To close that gap, obligated parties can either blend other conventional biofuels such as biodiesel, use RINs banked from previous years, or they can carry forward their compliance deficit to the next year.

If RINs were attached to exports, however, Cooper said all of the 600 million gallons would have been exported in 2017. That would have led to lower domestic ethanol demand, and RIN prices would have tanked.

Oil interests have been shouting loudly for a fix to what they say are high RIN prices. Right now, exported ethanol does not carry the RIN with it, so as to promote domestic use of biofuels. Refiners like the export idea because it would essentially flood the market with RINs and keep prices low — perhaps permanently.

On the flip side, biofuel interests say the idea means less ethanol would be available for domestic consumption and would hurt demand for both ethanol and corn domestically.

Further, attaching RINs to exports could spark trade retaliation from other nations who might claim American ethanol gallons have an unfair subsidy advantage.


Valero Energy commissioned a study in August 2017 looking at the issue. According to the analysis by Charles River Associates, attaching RINs to ethanol exports could expand ethanol exports by 1.2 billion gallons.

“With RIN values for exports, the countries projected to see the greatest increases in imports of U.S.-produced ethanol include China, Brazil, Mexico and Canada,” the report said.

The RFA’s Cooper told DTN it would provide no incentive to expand exports.

“If domestic ethanol demand plus ethanol export demand is larger than 15 billion gallons, which it would be, then RIN prices would fall precipitously, and so RINs really wouldn’t create any kind of new economic incentive to expand exports,” he said. “The oil companies argue that RINs haven’t done anything to incentivize expanded ethanol blending in the U.S., so why do they now argue that RINs would incentivize expanded ethanol exports?”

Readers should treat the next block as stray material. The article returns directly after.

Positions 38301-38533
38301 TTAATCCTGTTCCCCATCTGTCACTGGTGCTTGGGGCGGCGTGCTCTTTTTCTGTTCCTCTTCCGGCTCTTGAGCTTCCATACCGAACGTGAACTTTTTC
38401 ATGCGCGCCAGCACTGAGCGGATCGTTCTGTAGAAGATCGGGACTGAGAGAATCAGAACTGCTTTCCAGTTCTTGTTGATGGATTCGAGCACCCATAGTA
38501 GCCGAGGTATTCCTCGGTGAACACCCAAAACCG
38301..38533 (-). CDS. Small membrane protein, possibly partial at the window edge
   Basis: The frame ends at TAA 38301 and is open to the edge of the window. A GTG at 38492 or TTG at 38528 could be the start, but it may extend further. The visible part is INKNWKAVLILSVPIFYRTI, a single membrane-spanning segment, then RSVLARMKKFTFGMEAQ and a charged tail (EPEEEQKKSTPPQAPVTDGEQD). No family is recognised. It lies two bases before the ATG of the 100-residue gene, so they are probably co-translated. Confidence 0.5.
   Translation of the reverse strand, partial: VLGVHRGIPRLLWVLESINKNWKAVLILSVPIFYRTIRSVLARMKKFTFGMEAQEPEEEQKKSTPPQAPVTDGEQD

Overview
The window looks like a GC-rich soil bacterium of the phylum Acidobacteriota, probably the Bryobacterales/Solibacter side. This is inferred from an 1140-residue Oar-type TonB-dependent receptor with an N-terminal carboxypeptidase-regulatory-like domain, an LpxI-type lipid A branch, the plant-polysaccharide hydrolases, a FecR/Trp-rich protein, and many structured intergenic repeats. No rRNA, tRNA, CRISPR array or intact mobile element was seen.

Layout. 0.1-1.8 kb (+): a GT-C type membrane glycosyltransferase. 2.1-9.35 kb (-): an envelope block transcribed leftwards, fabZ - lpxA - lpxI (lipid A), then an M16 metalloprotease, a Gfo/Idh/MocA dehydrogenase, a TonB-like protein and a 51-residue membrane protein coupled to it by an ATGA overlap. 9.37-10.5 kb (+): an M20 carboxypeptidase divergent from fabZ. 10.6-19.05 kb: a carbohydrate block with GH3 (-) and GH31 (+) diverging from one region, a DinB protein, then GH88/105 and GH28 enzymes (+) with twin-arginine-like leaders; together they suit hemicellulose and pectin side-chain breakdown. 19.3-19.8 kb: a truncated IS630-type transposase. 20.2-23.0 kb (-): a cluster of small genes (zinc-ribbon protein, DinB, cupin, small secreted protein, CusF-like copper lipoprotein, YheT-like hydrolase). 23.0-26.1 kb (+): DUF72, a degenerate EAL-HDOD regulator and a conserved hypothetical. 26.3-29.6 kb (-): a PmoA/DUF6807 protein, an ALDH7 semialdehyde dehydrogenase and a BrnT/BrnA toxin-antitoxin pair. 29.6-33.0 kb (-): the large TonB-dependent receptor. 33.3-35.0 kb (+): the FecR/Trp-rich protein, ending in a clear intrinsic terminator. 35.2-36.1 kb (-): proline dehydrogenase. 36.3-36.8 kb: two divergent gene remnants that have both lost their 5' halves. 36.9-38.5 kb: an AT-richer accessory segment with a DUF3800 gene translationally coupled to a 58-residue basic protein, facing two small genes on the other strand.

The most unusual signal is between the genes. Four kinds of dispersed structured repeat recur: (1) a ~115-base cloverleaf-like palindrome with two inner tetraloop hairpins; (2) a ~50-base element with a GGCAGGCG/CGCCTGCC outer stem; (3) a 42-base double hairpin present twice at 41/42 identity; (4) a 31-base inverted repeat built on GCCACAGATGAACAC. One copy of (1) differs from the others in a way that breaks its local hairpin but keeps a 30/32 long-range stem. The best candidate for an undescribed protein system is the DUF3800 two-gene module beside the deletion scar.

If obligated parties could easily meet the 15-billion-gallon RFS by blending E10 in the U.S. and exporting 1.5 billion gallons of ethanol, Cooper said, “then RINs would have very little value and there would be little or no incentive” to expand E15 and E85 blending.

“In fact, they could regress on E10 blending and still meet RFS requirements,” he said. “We don’t want or need a subsidy to expand exports. The U.S. is the world’s low-cost producer and ethanol exports are growing without the help of a subsidy. Allowing RINs for exports may actually reduce U.S. ethanol exports, because trading partners would most certainly implement tariffs or other barriers in retaliation.”

The Valero study, however, said the resulting lower RIN prices could be “enough to overcome diverse policy barriers, such as tariffs and domestic production subsidies.”

Barclays, a British multinational investment bank based in London, wrote in an analysis on Wednesday that RINs on exports could potentially “solve the RIN deficit issue” and lead to “structurally much lower” RIN prices.

“Before 2013, D6 RIN price was consistently less than 5 cents to 6 cents, equivalent to transactional costs,” Barclays said. “If the market is convinced there will be no shortage, we will not be surprised if D6 RINs would drop below 10 cents going forward.”